After a long two-year wait, the streets of the City of Brussels will once again be decked out in the colours of the rainbow, with this year's Belgian Pride Parade physically taking place on Saturday for the first time since the pandemic.
During the Covid-19 crisis, the Belgian Pride had to reinvent itself through online events, celebrating in a different way, but "nothing beats the most colourful parade of the year," said Laurent Mallet, the President of Belgian Pride.
"We are very happy to be back in town, this is needed more than ever. We really need to be visible, get back together and connect again," he told The Brussels Times.
During the past two years, LGTBQ people suffered even more from isolation than the rest of the population. "We really need our spaces to meet again. This is what Pride is about: the importance of safe spaces for the LGBTQ community to meet," said Mallet.
Pride Village at Mont des Arts will open at 12:00pm on Saturday, with the official march setting off at 2:30pm. Revellers will march through the city centre to Place de la Monnaie, passing through Bourse on the way to the Quartier Saint Jacobs, before making a final turn back to the Mont des Arts.
'A good start'
The theme of this year's event is 'Open' – for the obvious reason that society has reopened after two years of being closed. But the organisation also meant it to signify the urge to "open your mind, open your ears and dare to speak," Mallet explained.
"We want people to feel free and comfortable to tell other people about their sexual orientation or their gender, without any taboos," he said. "That way, people can just freely live as they are."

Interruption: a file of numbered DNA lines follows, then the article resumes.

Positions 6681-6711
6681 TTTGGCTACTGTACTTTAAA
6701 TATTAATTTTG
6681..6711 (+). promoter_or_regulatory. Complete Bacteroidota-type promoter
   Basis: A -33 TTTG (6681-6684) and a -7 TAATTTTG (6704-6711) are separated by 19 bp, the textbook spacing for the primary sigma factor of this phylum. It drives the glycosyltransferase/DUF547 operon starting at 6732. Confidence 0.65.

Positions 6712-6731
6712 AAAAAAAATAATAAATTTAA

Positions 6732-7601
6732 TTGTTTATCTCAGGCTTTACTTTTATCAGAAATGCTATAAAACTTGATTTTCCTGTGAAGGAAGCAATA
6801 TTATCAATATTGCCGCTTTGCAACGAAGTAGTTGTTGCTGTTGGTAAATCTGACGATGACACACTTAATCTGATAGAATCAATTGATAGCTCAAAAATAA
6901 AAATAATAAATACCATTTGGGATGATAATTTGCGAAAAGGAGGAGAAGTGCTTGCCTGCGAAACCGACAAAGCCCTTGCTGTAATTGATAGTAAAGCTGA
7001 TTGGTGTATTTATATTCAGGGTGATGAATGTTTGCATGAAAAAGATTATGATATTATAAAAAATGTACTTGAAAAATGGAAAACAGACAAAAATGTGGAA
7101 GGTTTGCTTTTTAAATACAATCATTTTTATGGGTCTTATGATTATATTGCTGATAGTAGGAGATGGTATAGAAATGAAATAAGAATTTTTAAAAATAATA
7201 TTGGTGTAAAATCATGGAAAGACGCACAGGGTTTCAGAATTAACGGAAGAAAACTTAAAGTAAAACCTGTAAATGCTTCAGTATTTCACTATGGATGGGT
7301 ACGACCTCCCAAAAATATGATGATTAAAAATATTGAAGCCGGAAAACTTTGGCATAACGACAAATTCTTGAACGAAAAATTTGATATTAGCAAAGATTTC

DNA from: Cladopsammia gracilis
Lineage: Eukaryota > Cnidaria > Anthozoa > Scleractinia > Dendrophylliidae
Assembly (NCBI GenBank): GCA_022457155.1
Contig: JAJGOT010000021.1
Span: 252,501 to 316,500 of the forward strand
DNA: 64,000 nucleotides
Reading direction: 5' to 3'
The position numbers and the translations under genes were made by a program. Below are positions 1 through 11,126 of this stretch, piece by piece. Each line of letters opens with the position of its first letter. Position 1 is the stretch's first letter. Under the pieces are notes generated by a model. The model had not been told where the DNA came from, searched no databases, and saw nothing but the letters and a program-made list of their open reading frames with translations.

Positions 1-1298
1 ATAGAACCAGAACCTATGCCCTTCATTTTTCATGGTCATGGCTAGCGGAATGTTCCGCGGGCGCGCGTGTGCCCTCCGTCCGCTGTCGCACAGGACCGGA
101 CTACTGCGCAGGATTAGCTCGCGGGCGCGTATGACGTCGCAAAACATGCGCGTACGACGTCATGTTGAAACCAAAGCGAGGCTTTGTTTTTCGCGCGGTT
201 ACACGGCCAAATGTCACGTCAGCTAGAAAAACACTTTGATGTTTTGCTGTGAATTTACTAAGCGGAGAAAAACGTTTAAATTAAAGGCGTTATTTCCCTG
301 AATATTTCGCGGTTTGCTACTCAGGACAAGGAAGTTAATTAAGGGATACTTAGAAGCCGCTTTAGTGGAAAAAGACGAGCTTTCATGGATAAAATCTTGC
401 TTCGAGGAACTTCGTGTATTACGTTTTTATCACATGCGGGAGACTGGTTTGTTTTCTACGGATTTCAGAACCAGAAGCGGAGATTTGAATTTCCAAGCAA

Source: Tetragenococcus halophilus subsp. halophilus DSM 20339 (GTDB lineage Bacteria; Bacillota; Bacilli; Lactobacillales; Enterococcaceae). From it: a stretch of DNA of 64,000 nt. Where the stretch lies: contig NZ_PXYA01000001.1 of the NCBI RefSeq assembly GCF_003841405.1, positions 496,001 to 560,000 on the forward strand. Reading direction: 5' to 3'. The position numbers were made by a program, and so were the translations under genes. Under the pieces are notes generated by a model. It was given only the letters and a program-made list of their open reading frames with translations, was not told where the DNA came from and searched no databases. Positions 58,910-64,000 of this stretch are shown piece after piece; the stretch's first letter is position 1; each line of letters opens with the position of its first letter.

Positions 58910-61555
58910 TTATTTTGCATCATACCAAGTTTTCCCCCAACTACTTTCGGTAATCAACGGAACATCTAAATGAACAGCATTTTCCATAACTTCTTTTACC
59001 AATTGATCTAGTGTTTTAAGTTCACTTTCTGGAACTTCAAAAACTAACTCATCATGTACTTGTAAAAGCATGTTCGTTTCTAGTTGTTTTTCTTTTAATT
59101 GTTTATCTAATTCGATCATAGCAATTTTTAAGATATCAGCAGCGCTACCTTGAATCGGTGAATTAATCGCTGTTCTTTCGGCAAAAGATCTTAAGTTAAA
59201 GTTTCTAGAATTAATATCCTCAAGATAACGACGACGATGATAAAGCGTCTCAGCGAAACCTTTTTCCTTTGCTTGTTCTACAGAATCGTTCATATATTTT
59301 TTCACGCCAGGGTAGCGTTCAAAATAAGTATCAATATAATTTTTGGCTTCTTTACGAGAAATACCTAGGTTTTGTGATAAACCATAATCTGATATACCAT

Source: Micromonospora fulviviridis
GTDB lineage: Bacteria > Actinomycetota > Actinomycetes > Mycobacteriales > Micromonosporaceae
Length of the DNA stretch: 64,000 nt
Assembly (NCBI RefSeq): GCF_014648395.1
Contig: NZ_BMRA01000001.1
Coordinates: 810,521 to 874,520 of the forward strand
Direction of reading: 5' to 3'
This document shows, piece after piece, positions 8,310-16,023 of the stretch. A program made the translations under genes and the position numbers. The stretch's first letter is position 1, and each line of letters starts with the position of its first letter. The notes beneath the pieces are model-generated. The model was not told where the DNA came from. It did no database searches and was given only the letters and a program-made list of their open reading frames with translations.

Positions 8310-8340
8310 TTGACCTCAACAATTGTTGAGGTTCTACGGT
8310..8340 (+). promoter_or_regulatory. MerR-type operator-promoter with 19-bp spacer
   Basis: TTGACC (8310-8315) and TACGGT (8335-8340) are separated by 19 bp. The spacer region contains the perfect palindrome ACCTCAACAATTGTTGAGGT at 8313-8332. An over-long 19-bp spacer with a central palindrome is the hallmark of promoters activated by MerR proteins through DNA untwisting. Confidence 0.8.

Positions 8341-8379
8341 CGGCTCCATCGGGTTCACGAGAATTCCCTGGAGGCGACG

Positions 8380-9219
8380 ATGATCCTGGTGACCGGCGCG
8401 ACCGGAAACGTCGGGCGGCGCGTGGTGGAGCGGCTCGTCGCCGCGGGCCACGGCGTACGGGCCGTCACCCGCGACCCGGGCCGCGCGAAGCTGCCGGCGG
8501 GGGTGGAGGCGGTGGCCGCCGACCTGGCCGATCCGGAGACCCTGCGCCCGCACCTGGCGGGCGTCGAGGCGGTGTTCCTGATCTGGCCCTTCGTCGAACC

To achieve this, the Belgian Federal Government launched an action plan with 133 concrete actions earlier this week, in an effort to make the country more LGBTQ friendly – something which Mallet called "a good start."
He stressed that the Belgian Pride is the loudspeaker of the three founding LGBTQ umbrella organisations: çavaria, RainbowHouse Brussels and Prisme, which work all year long to push for policy changes and support for the community.
"From today, you can find their joint request to the Federal Government to go even further than what they have already planned," Mallet said. "It is not everything we asked for, but it is definitely a good step."
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Additionally, this year's Pride pays particular attention to allies, and asks them to "open their eyes and ears" to what is happening around them, what their LGBTQ friends are telling them, and how to support them. "This counts for family and friends, but it is very important that this is also the case in the workspace," Mallet said.
On top of that, he stressed the importance of daring to ask questions about things that you are unsure about. "If you are unsure about which pronoun to use for someone, for example, just ask."
This year, the Belgian Pride will provide stickers for all 100,000 expected participants that tell people what their pronouns are (such as he/him, she/her, they/them), or stickers saying "ask me" for people who are open to sharing with anyone who asks, but do not (yet) want to broadcast it to the world.
"That is very important," Mallet said. "People, including allies, could share their pronouns everywhere, such as on their email signatures for example. These are small actions but they will make a lot of people's lives better."
For more information on this weekend's parade check out the Belgian Pride's website.